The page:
Here are this week's questions and answers:
Mike, are the Ravens players actually that bad this year, or do they have some serious coaching problems, especially on the offensive side? I don't understand the play-calling, lack of using certain player's skills (Vonta Leach, etc.). Is it time to clean house, get rid of some players and coaches? -- Craig, Winchester, Va.
Craig, the Ravens have had some coaching issues, especially on the offensive side of the ball. Yes, the Ravens are that bad this year. You are what your record says you are. Is it time to clean house? The Ravens started that this past offseason. It is going to happen again this offseason. The salary cap situation and the high-dollar contracts on the books tell you that a good number of players currently on the roster will not be here next year. As for the coaches, I would not be surprised to see a few move on.
After another embarrassing loss, can we consider the Ravens done for the season now? -- Roy, Vermont
You can't stick a fork in them yet, but you can preheat the oven. They just lost to the Browns.
Who deserves the most blame for the team's performance -- offensive line, Juan Castillo, Jim Caldwell or Joe Flacco? If each, would you please assign a percentage? -- Jim C.
Jim, it is impossible to break it down by position like that. Let me try this: The offense gets 55 percent of the blame. They just are not executing. The defense gets 10 percent. I have a hard time assigning more blame to them when the offense goes three-and-out on four of the first five series. The special teams unit gets 25 percent. This group lost a lot of veterans, and all of a sudden, Sam Koch has forgotten how to punt. The coaching staff gets the remaining 10 percent. Coach John Harbaugh did not forget how to coach. There is just something that is not translating to Sundays right now.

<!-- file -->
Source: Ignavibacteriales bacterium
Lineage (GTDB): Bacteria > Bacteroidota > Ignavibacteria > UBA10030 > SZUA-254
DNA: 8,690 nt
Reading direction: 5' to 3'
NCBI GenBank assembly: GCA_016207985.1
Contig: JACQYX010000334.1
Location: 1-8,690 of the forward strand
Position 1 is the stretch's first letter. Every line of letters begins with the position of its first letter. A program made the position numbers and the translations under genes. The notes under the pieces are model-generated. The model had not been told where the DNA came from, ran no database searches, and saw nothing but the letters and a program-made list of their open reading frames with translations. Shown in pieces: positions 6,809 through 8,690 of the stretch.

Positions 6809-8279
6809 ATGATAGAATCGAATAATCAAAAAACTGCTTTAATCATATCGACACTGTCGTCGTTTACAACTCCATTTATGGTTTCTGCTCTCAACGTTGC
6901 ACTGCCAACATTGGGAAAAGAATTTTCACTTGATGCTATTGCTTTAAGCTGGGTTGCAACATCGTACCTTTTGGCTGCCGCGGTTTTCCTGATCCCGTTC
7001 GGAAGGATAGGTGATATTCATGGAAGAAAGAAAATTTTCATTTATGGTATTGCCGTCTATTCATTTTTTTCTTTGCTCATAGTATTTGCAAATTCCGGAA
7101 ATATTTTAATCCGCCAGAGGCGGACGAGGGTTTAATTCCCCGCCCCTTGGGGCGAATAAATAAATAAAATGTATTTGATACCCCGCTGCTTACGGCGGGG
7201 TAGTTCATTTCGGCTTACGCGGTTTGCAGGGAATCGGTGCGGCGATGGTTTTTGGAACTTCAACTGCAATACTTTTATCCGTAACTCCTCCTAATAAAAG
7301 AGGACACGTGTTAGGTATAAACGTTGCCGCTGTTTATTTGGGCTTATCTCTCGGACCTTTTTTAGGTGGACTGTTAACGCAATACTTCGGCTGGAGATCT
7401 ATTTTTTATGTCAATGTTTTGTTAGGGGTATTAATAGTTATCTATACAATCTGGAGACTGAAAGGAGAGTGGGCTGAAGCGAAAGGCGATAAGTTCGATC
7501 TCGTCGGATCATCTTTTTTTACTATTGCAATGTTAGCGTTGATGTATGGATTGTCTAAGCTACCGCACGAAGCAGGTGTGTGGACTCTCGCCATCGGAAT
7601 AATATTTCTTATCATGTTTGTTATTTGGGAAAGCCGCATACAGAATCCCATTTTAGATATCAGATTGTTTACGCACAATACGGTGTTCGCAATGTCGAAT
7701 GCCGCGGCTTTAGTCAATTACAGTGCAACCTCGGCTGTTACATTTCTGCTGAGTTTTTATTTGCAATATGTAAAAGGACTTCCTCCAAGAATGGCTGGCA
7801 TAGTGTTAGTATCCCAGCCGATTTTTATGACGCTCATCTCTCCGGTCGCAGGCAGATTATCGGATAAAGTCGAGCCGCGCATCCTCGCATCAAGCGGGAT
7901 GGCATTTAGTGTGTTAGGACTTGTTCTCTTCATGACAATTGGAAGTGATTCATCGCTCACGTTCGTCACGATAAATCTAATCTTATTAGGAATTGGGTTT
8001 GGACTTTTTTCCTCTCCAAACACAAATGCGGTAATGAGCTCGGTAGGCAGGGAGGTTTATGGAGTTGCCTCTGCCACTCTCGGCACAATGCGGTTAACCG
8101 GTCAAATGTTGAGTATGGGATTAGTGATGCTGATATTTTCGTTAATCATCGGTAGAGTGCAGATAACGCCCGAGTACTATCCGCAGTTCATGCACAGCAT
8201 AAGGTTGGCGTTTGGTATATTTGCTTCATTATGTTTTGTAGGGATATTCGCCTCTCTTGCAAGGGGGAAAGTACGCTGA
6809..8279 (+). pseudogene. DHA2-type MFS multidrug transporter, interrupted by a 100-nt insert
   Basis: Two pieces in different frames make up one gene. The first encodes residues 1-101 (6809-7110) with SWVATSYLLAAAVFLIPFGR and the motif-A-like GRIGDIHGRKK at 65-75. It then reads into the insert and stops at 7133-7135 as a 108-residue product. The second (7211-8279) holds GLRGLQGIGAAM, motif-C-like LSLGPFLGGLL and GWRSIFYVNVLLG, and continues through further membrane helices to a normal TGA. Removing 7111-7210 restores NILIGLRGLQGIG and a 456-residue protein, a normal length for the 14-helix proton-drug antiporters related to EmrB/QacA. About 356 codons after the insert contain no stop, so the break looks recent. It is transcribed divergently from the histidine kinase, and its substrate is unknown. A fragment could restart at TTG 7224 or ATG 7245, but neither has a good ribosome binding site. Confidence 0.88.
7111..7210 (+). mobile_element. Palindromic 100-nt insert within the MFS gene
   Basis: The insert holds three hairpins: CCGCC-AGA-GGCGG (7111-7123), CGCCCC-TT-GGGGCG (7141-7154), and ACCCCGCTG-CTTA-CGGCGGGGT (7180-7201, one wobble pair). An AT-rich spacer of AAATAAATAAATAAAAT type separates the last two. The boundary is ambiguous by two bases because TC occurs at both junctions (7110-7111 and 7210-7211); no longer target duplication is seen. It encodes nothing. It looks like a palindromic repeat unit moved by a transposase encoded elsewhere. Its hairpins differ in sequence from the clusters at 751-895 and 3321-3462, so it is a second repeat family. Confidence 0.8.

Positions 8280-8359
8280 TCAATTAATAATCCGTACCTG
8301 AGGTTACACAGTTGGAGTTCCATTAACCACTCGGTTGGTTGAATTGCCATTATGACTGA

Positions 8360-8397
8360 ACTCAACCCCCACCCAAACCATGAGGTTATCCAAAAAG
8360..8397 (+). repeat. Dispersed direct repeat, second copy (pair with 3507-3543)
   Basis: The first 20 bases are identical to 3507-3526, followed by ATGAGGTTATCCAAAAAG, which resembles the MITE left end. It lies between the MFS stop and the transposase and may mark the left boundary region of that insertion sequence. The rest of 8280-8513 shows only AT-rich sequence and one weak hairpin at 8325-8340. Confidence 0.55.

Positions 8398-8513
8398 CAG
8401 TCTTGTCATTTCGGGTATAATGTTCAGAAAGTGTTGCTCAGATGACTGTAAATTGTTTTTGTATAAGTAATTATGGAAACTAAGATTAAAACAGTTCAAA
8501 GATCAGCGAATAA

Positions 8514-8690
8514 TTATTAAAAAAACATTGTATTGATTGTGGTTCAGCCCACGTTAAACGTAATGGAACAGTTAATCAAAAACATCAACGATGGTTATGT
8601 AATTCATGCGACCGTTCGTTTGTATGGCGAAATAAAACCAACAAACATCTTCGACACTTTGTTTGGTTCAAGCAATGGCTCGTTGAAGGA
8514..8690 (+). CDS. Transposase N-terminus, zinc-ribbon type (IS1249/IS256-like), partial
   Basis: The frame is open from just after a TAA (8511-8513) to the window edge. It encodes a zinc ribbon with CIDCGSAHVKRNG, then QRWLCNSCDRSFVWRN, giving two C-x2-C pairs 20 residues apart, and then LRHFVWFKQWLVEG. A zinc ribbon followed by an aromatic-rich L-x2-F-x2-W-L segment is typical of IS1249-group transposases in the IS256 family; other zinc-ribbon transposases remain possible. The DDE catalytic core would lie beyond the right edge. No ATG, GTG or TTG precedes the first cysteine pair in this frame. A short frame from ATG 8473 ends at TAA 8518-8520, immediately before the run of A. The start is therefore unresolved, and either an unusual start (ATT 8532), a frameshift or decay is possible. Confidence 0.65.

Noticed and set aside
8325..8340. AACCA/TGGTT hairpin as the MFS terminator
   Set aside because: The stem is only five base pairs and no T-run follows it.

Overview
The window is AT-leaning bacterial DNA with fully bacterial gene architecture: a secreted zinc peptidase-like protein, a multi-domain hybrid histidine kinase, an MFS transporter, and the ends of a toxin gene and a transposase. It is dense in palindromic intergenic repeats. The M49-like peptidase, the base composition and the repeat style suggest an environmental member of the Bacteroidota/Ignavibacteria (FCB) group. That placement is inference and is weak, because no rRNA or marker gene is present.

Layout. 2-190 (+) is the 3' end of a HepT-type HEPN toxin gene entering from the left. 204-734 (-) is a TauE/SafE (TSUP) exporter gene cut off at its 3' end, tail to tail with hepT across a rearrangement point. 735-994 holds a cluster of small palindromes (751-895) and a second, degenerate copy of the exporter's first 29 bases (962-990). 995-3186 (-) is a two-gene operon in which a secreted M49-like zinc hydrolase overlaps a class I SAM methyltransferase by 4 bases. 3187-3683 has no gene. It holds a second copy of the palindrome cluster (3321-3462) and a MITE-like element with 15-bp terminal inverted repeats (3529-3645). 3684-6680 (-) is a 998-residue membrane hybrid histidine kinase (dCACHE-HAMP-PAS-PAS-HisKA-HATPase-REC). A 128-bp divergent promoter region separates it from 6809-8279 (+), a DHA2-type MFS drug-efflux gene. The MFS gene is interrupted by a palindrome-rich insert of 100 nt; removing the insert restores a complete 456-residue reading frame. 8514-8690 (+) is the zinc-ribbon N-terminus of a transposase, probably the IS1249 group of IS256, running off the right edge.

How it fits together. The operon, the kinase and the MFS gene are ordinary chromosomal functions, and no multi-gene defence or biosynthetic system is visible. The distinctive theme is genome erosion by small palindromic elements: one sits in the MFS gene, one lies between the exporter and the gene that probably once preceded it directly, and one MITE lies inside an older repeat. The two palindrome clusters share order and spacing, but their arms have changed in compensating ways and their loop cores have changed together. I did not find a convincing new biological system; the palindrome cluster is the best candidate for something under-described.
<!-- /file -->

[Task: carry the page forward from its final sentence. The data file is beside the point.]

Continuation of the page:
How much longer until the Ravens dump Castillo and his so-called zone blocking scheme? The only thing it blocks is our offense. -- David C., Potomac
David, he has already lost major influence, and the Ravens have gone back to what got them to the playoffs last season. Unfortunately, you just don't snap your fingers and it happens overnight. As far as Castillo, he might get kicked upstairs, but he won't have major input next season. The fan base is already restless and used to a running game that works.
The offensive line is a mess -- that is a given. But what has happened to this team's identity? There is no energy, swagger, passion, wanting to impose our will or physicality. Steve Bisciotti and Ozzie Newsome consistently talk about wanting to be a passionate and physical team -- even John Harbaugh says it. But whether it was Harbaugh or not, all the players that epitomized that philosophy are gone. What we are left with is just a shell. So, what gives, Mike? Is there an internal struggle, or is this the new direction of the franchise? -- Andy, Hagerstown
There has been a shift in the Ravens philosophy as a franchise. The Ravens want to be a high-powered offensive team. They have been saying that for years and are now trying to make the shift completely. Here is the problem: they don't have the personnel to do it. As I said in my column earlier this week, quarterback Joe Flacco earned that mega-bucks contract over the previous five seasons. The catch is that he cannot carry a team. He is a good quarterback, not elite. The Ravens have always been a complete team with a decent offense, a good-to-great defense, solid special teams and an attitude. Flacco's contract is really, essentially, a three-year deal. It just is not realistic for the Ravens to pay that much of their salary cap to a quarterback who has never completed more than 63.1 percent of his passes in a season. He is good enough to win, but he needs top talent around him as well. The problem down the road will be how much money the team has available to purchase top talent when Flacco's contract is taking up so much of the salary cap.